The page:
- It’s unlikely that Donald Trump would order a national lockdown
- It’s unclear whether the president could make a legal proclamation like that
- China, Italy, and India have previously instituted national lockdowns.
Despite rising cases of coronavirus, it appears a national shelter-in-place order or lockdown in the U.S. is unlikely. This is largely due to legal barriers to doing so, as well as political pressures, according to The Atlantic.
In Wuhan, China, the rate of recovery from COVID-19 has been attributed to a strict lockdown, which has recently been lifted. After 10 weeks of monitoring its population and keeping people home, China slowly allowed the public to begin returning to work. Lockdowns in Italy and India, though, continue to be enforced.
The suppression of personal freedoms and high surveillance of citizens is at odds with Western democracies, according to The Atlantic. These pressures to maintain individual liberty and freedom of movement are thought to be part of why the U.S. has not issued a national shelter-in-place order or lockdown.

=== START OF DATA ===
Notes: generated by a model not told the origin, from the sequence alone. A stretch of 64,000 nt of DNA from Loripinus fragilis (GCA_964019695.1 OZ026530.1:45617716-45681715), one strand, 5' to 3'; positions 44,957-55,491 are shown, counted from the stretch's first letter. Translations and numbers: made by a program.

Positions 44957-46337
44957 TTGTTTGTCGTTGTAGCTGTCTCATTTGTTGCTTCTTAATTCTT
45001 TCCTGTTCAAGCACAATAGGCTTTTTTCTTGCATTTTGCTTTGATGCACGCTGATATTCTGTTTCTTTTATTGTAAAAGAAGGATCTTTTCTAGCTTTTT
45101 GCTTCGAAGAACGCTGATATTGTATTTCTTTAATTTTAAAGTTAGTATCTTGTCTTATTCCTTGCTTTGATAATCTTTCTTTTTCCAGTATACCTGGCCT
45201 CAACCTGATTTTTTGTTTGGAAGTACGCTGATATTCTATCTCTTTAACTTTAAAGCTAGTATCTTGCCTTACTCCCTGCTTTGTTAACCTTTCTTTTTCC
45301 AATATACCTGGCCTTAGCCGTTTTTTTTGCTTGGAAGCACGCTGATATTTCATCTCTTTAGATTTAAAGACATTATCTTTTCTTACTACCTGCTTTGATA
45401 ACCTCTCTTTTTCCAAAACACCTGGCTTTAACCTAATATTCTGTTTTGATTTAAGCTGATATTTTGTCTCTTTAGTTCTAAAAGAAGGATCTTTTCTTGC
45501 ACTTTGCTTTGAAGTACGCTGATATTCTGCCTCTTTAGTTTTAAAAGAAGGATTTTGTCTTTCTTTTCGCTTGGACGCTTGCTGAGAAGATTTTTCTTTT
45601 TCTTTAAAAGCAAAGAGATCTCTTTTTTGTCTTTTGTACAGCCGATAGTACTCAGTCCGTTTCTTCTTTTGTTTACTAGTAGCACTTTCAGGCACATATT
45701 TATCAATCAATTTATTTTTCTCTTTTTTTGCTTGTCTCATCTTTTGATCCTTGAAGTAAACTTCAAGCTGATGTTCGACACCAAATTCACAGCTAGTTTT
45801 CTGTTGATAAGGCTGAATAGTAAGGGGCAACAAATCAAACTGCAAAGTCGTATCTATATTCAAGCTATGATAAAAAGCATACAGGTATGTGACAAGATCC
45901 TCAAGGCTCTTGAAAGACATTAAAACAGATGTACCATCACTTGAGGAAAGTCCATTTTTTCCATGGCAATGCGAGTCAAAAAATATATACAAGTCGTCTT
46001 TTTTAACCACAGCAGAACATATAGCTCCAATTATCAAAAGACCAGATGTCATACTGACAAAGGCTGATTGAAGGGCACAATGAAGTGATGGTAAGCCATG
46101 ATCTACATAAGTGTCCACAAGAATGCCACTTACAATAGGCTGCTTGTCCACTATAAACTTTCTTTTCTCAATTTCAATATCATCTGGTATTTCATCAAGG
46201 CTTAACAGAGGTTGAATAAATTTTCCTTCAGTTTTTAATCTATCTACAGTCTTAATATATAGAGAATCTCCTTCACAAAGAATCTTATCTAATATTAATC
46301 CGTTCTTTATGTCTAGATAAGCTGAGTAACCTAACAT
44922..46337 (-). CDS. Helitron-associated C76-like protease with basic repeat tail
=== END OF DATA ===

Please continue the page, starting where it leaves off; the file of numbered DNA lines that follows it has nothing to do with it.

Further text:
It’s the opinion of Dr. Deborah Birx, who was appointed to the Office of the Vice President as the coronavirus coordinator. In an interview with CDC Director Robert Redfield, he indicated to Stat News that Birx believed too few people are adhering to social distancing and shelter-in-place guidelines, and he agreed.
The legal boundaries which prevent the president from declaring a national shelter-in-place or lockdown order stem from legalities that bar the federal government from making such an order. State sovereignty keeps the federal government, and its executive, from superseding the power of governors. Even then, governors have historically only been able to limit travel within their own states, leaving intrastate travel a regulatory taboo.